MD Paul Walakie
Rural rhythms
- Padma Jayaraj

April 14, 2013
The cultural heartland of Tamilnadu is home to the world famous bronze sculpture of Nataraja, the dancing Siva, the iconic image that marks the classical artscape of India, which dates back to the Chola days. Artists with the strength of family heritage still cast them in their home-workshop in Swamimalai near Thanjavur.

Here, a lesser known artist who hails from the hinterland of southern peninsula is engaged in casting the rural rhythms in a combination of molten metals of brass, copper, and alloy. MD Paul Walakie, based in Chennai, is a product of Art Club Evening College. He has showcased his works in solo as well as in group shows. The pieces exhibited in Jehangir Art Gallery, Mumbai (26th March -1st April 2013) display the throbs of pastoral life hidden in the folds of rural south.
The artist’s narrative chronicles the saga of a vanishing tribe in its existential crisis subsumed by the growing urban sprawl. Its inherent poetry is captured in its rhythmic flow of life, in all the pieces on display. Close to perfection in casting, the figures delineate the kind of pulsating life that the cave dwellers tried to carve on rock faces. The sheep as their guardian and sustenance is omnipresent in every phase of their life in its wholesomeness. Placed atop make-shift pillars they seem to be the capitals of miniature columns that create a miniature world. And you enjoy close scrutiny. The sculptures explore the placid regularity of rustic life. The facade of a rural hutment invites you to the interior of its warmth and love where a mother and a child share their sanctified bond. For a moment you recall the endearing, never tiring mother - child theme celebrated in art all over the world.

 Another piece is the patio of a hutment where a woman separates grain from chaff. A sheep is nearby ready to eat its share of the remnants suggesting the sacred relation between the human and the animal in the divine chain of life. Here is another, a woman walks on and her sheep follows her. A shepherd and his sheep is another piece, where a male takes the centre stage.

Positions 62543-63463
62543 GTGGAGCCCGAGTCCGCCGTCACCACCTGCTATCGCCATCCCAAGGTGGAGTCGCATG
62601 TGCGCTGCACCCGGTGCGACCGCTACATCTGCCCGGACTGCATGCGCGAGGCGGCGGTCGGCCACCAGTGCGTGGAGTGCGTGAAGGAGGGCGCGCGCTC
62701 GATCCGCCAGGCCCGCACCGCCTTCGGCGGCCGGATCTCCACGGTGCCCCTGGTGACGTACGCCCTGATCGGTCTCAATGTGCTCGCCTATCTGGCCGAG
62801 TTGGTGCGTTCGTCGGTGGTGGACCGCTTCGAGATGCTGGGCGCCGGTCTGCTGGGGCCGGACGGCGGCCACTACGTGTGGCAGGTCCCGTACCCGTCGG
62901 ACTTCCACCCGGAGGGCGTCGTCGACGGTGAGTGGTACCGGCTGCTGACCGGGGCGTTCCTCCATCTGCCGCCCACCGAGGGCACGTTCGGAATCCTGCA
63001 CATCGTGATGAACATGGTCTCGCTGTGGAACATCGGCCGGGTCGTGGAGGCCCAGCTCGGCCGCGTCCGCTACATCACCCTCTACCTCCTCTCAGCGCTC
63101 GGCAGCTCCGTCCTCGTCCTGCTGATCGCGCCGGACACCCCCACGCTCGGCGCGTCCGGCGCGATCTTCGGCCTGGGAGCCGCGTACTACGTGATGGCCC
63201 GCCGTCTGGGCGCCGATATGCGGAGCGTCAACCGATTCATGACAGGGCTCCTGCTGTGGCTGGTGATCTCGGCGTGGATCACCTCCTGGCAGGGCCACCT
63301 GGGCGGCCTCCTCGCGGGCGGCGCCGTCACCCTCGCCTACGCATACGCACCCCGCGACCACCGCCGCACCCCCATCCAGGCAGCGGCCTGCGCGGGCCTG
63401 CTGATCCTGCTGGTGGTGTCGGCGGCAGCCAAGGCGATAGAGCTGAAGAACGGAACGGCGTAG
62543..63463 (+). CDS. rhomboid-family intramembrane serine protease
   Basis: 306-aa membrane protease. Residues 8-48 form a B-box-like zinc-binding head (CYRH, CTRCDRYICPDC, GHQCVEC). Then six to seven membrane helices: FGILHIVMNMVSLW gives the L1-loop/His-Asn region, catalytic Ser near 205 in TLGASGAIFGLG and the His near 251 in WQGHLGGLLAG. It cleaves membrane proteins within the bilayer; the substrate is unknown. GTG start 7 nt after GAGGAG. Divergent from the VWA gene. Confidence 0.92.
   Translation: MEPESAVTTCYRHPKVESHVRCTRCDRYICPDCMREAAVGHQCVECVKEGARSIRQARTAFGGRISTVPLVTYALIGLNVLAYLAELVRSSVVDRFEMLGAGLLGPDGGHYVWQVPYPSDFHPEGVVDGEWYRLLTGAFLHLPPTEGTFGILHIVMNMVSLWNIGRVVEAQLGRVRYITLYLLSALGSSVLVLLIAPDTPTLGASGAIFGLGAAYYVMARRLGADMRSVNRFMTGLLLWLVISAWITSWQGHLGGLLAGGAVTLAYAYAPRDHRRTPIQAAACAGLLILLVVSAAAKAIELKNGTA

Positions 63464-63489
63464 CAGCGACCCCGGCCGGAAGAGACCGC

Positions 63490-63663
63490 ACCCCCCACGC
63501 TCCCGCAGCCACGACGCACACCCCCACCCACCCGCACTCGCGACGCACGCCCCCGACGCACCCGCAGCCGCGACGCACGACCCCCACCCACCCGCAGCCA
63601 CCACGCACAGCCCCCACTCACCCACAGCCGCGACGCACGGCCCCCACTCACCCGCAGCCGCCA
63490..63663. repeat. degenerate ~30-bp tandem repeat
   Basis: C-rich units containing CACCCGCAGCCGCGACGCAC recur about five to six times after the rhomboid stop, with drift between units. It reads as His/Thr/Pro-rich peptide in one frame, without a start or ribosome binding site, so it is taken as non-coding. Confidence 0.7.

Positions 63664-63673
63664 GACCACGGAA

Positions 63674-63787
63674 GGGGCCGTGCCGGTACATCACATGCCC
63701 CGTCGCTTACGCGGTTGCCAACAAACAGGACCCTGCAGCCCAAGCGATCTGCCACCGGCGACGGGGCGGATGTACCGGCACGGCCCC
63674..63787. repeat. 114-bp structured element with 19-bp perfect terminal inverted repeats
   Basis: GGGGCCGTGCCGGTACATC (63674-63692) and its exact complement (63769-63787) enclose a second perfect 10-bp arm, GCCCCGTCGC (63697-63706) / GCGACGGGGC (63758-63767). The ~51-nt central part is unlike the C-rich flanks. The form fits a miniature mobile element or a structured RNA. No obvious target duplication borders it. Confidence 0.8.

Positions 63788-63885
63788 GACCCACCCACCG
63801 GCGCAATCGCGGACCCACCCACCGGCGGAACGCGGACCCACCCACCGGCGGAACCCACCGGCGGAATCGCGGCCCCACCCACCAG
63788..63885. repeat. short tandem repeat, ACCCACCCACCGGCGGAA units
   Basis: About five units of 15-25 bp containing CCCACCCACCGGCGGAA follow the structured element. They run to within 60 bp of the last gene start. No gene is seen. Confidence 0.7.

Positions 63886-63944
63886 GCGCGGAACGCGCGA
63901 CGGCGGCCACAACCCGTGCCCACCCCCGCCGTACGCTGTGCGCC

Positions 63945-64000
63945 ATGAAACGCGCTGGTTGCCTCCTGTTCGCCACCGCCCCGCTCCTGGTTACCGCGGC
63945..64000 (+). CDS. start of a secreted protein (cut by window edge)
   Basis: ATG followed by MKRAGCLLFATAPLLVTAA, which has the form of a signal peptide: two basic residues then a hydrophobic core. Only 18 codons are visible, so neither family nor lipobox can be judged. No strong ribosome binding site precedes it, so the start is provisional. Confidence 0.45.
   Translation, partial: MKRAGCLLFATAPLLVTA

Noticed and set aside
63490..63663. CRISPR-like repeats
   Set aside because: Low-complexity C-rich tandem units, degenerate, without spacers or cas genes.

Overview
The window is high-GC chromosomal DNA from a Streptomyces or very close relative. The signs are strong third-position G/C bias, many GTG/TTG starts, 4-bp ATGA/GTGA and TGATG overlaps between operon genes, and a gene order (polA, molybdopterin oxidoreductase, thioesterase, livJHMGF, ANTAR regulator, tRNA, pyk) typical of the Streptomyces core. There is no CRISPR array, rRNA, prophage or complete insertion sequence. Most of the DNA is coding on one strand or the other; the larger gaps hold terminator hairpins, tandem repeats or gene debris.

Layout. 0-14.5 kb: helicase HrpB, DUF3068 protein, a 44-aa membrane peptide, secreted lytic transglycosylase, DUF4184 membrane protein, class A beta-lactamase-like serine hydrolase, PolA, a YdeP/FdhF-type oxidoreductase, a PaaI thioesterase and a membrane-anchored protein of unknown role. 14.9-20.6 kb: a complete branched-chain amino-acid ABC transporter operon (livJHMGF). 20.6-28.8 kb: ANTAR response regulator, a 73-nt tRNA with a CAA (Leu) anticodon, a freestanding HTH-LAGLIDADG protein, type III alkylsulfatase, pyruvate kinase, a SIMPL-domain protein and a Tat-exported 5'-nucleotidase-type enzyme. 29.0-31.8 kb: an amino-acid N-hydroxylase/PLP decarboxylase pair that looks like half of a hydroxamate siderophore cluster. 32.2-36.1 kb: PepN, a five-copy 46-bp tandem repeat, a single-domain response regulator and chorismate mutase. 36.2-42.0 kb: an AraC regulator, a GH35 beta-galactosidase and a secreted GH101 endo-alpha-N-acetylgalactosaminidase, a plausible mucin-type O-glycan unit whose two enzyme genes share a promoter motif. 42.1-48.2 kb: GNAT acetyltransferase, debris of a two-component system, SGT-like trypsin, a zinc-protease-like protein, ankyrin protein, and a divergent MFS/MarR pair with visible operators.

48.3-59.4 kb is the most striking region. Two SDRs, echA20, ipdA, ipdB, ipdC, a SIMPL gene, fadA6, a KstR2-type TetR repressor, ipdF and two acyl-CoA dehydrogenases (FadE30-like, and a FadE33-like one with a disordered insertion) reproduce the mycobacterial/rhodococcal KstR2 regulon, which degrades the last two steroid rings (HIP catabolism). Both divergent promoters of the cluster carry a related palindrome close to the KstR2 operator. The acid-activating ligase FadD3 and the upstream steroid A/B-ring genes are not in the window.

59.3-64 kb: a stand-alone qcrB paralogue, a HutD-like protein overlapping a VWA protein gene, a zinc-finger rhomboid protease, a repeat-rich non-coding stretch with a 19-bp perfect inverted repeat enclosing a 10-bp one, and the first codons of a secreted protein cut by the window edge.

A village well surrounded by three women fetching water and just relaxing to share companionship is symbolic of both fertility and reality. Again you sense the need for bonding as part of life. And the ‘Water-Carriers’ is still part of Indian panorama. ‘Children at play’ with the omnipresent sheep close by, is another aspect of life. Folk circus is a feature of village life in India. The ritual dance Karahattam, is a performance of balancing art. Carrying water-filled pots on head, the dancers move in a procession accompanied by men who play rhythmic chimes. And a musician plays on the pipe while men and women partake in the ritual event.

Finally, there is the folk performance, an exclusive art form: dance in tune with percussions. Strangely, the deity is absent here. Perhaps the intimations from the immortal, is deeply inter-fused in the lived reality of life as part of nature.

Padma Jayaraj is a freelance writer on the arts and travel. She is a regular contributor to